Voting system change in Dade likely
The Miami-Dade elections supervisor recommended switching from electronic voting machines to optical scanners, citing poor voter confidence and high costs.
BY NOAKI SCHWARTZ AND TERE FIGUERAS NEGRETE Miami Herald 28 May 2005
Miami-Dade is poised to be the first place in the nation to ditch the iVotronics paperless voting machines for paper-based balloting after the county's top election supervisor on Friday issued a memo ''strongly recommending'' the change.
''I don't know of any other jurisdiction that has been using iVotronics that has moved to a paper-based system,'' said Ken Fields, a spokesman for Election Systems & Software, the company that makes the machines. ``In fact, to the contrary, jurisdictions around the country have increasingly seen the value of the iVotronic technology.''
County Manager George Burgess forwarded election chief Lester Sola's report to county commissioners but cautioned that he has to give the question of ditching the iVotronics a complete review. Still, if commissioners vote in favor of the change, it could be a public relations black eye for ES&S, which sold the machines to Miami-Dade in 2002 for $24.5 million.
Broward County also uses ES&S machines.
Dade is one of ES&S' biggest clients. The company has more than 40,000 units in 20 states.
But with declining voter confidence and election day labor costs that have more than quadrupled, Sola said optical scanners could save big money.
If the county scraps the iVotronics, getting the new machines would take more than a year. County officials have been careful not to imply that the machines are faulty. The touch-screens are state certified and will continue to be used in upcoming elections while the issue is debated.
County leaders would have to choose one of seven optical scanners offered by three different vendors, including ES&S a process that could take seven months. The county would need 1,600 optical scanners, which cost as much as $6,000 each and take up to nine months to arrive.
Sola said they would have to spend $9.4 million to $12.3 million to equip the county's 749 precincts with the new machines. But he expects they could recoup the purchase price in a few election cycles through savings in operating costs and that the transition would be relatively smooth because the county already uses a handful of optical scanners to count absentee ballots.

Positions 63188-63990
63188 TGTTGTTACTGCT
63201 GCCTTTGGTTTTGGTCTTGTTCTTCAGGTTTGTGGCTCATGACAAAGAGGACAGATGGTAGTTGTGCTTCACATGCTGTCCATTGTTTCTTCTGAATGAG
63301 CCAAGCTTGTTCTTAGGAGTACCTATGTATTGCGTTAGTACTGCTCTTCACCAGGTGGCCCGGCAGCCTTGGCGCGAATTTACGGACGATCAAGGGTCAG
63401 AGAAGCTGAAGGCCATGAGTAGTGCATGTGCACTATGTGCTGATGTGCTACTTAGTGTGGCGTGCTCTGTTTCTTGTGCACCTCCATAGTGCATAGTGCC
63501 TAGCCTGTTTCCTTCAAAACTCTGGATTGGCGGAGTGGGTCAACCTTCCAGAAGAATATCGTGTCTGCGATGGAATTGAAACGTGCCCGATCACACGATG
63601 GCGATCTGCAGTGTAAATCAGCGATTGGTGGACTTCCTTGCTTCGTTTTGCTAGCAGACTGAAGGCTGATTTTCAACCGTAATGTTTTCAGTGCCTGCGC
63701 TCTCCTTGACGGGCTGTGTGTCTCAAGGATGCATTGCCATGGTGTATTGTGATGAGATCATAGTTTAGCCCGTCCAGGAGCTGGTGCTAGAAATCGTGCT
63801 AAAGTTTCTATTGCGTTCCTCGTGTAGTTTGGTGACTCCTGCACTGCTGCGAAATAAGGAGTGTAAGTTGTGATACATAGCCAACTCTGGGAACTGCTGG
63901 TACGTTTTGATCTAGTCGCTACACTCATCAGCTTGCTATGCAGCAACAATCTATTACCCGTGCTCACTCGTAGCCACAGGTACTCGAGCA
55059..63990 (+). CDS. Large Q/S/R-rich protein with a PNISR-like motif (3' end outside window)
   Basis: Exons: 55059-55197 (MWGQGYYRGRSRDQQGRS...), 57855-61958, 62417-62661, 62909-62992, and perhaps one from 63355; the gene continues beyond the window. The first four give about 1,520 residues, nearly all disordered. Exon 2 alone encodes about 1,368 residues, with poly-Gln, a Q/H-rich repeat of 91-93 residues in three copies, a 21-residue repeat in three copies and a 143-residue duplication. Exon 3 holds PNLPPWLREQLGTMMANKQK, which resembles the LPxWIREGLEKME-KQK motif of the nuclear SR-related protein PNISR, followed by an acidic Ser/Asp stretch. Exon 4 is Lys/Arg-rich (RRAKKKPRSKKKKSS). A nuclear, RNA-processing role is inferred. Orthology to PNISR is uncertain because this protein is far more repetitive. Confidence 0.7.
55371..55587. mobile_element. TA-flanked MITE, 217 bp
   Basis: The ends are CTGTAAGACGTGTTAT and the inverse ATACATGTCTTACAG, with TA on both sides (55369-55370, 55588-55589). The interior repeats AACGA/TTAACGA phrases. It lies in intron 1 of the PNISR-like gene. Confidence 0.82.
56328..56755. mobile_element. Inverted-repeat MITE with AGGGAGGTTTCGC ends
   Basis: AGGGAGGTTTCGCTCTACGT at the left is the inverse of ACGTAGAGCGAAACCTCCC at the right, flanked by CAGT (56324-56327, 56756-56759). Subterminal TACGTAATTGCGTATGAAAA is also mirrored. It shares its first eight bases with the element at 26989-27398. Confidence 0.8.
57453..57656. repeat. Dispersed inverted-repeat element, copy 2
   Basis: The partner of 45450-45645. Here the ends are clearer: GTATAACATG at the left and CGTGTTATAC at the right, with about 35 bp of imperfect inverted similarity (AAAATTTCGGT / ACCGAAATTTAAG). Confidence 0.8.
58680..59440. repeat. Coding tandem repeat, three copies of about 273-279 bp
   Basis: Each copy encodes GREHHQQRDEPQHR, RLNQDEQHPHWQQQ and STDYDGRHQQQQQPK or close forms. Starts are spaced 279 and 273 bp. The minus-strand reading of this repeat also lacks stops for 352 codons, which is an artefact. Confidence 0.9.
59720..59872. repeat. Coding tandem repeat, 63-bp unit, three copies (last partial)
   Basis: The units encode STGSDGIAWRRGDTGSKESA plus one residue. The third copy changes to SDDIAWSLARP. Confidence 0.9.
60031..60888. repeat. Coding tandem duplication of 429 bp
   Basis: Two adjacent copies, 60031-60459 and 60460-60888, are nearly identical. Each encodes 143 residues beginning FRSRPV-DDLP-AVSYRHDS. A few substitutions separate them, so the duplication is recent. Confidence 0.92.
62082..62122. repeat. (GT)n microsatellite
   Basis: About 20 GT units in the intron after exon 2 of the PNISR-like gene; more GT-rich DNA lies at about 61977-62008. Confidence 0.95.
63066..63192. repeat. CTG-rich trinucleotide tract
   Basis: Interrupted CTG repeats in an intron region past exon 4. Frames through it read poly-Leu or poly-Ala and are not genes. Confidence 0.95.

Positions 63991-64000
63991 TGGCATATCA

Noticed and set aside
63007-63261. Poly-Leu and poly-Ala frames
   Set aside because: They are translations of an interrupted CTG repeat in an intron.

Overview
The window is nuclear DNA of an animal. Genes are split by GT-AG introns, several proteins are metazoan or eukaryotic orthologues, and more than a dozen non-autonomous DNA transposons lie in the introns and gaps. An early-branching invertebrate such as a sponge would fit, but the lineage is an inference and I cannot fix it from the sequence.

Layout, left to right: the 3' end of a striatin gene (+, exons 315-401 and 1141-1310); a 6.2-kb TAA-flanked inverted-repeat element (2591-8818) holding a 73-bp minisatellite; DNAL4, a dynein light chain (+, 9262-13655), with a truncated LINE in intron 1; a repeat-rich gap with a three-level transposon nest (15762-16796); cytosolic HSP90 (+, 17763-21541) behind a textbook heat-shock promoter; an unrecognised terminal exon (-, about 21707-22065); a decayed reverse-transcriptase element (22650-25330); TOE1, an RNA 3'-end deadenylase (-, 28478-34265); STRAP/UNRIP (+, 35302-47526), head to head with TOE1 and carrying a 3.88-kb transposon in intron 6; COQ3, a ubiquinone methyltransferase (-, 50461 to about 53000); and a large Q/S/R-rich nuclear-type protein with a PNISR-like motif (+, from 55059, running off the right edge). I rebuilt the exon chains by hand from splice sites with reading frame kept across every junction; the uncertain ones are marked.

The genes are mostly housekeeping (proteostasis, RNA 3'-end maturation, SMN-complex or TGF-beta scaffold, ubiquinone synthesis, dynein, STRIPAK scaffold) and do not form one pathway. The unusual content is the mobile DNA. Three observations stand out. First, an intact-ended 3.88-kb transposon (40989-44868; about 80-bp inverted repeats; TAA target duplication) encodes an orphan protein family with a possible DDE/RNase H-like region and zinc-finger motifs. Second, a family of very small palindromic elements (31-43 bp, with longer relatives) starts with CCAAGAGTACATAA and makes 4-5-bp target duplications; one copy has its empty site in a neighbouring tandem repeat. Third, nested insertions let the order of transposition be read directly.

''In fact, based on the initial analysis, the county could save more than $13.21 million over five years,'' Sola wrote.
The ATM style touch-screens were heralded as the best way to deliver Miami-Dade from under the clouds of the notorious 2000 presidential recount.
''That decision was based on the best information we had at the time. We were coming off the chads,'' said County Commissioner Katy Sorenson.
News of Sola's memo prompted U.S. Rep. Robert Wexler, D-Boca Raton, a longtime touch-screen critic, to urge Florida Secretary of State Glenda Hood to study the accuracy of the voting machines in all touch-screen counties.
The move to ditch the iVotronics accelerated in April when elections chief Constance Kaplan resigned after her department found that human error led to hundreds of votes being tossed out in recent elections.
Days later, Burgess asked Sola to assess whether optical scanners, which count votes marked on ''bubble sheets,'' would deliver more accurate results. Burgess also wanted information on how much a switch would cost and how much it might save in the long run.
After the 2000 election debacle, county officials went with what they considered the most sophisticated technology around touch-screen voting machines. Miami-Dade bought 7,200 iVotronics, a paperless machine that stores votes on hard drives and discs.
In all, 16 of Florida's 67 counties chose touch-screen machines, including Broward. Other counties with large urban centers, except Orlando's Orange County, followed Miami-Dade's lead, choosing ES&S.
But in the machines' first major test, the September 2002 primary, Election Day was a disaster in Broward and Miami-Dade counties. Complications with the machines prevented polls from opening on time, leading to the intervention of the governor.
The machines had relatively few glitches in later votes. But most recently, a coding error led to hundreds of ballots being thrown out in the March special referendum on slot machines. The same mistake was found in five other municipal elections, but Kaplan said the number of missing votes would not have affected outcomes.
In addition, the cost of the actual elections has escalated. There is about one election countywide each year and 30 or so municipal races. Sola's memo said that previous punch-card countywide elections cost about $1.5 million a price tag that has mushroomed to as much as $8 million with the iVotronics.
The county must replace the back-up batteries on the machines for about $1 million and the batteries on the cartridges used to program the machines for another $61,504. And, with an increase in registered voters, Sola said he expected the county would need to buy 1,000 more machines before 2008 for another $4 million.
In Broward, there is no effort to replace the iVotronics the county purchased for $17.2 million in late 2001.
Sola's memo already has the support of some commissioners.
''It doesn't really make any sense to put more money into these machines that nobody trusts,'' Sorenson said.
Either way, the county will continue to pay for its decision to buy iVotronics at least for the next seven years. It owes ES&S $20.5 million.